Friday, August 22, 2008
As a Practical Matter . . .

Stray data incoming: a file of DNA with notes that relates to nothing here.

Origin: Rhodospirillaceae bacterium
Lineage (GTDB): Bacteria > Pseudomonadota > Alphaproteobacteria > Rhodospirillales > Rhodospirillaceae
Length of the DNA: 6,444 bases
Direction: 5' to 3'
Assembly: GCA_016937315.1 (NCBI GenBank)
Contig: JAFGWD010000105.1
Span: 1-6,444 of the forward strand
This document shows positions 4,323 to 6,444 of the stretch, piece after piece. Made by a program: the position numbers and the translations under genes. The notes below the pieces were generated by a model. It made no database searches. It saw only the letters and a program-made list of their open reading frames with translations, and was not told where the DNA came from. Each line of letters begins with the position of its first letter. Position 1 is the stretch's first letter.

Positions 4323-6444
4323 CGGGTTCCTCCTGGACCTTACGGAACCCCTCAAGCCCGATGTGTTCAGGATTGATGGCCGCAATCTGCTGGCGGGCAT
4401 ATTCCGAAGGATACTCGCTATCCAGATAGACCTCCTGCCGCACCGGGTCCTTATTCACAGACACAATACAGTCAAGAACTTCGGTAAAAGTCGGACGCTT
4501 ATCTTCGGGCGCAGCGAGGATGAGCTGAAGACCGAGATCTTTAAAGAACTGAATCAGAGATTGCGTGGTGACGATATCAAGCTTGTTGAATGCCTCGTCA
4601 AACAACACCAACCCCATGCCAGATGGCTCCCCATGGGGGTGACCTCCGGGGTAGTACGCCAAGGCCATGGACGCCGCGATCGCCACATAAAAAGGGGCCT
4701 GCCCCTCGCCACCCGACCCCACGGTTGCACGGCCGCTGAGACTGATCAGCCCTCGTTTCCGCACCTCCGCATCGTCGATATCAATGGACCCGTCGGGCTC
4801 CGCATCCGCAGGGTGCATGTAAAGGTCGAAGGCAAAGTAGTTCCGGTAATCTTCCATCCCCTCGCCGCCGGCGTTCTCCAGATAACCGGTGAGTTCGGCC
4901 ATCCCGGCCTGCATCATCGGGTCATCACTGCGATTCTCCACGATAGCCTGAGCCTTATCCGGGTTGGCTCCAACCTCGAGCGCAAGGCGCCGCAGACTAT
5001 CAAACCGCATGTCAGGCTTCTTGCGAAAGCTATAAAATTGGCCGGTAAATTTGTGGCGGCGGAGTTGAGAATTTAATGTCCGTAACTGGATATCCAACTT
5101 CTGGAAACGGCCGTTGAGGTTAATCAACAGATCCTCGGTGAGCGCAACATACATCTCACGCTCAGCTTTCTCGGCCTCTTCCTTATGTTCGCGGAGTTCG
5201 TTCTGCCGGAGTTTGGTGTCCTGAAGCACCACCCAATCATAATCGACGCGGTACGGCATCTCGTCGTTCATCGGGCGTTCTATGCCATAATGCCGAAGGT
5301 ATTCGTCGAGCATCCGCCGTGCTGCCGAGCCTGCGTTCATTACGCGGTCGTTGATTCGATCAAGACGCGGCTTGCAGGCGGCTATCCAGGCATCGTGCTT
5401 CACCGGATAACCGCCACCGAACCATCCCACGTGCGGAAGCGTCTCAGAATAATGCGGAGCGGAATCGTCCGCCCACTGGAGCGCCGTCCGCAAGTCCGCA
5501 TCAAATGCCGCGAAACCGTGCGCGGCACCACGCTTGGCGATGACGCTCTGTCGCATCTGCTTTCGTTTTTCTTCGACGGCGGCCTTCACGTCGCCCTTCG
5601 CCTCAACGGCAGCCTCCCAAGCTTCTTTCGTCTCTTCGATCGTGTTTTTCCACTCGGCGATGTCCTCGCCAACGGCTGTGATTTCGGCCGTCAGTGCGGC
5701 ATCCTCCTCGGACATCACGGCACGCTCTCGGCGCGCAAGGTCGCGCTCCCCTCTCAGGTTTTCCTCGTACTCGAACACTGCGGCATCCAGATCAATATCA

If you are a pro-life person, as you read this you may be saying to yourself, 'this guy is nuts.' What I refer to is a couple of events appearing in one edition of the local newspaper (Traverse City Record Eagle). The events reported included the arrest of a man for placing his girl friend's one month old baby in a microwave and burning the child to death (or at least attempting to do so). I was so appalled by the first paragraph I couldn't finish the rest of the story. Another story told of how a mother and her boy friend repeatedly beat her three year old child to death in an attempt to discipline the child. There is no one on this planet that could convince me that these children would not have been better off not being born in the first place. It breaks my heart to think about the life these children had here on earth. I understand the arguments of both sides completely in the important and ungoing public debate about who should decide whether to terminate a pregnancy. Could these two tragic children have possibly been the product of wanted and planned pregnancies? I think not. Even in this pro-choice era, there are a lot of pressures brought to bear against women, who for one reason or another, find themselves pregnant when they didn't want to be pregnant. Thousands, if not hundreds of thousands, of children are born into living situations which are less than optimal in terms of a welcoming committee for the introduction into life. The cost of bearing children, financially and emotionally, is great and I respectfully submit that it should not be a governmental decision that dictates the bearing of that child when, as a practical matter, it is not feasible to do so. The damage to the lives of children do not need to be as extreme as the stories I have presented above to inflict real suffering on the product of unwanted pregnancies. I know that there are many examples of children born in 'delicate' situations who have gone on to fame and fortune, arising from miserable life situations in the doing, but, again, as a practical matter, doesn't it really make sense to allow the woman carrying such a child to assess the circumstances and react to those cirumstances rather than create a blanket rule?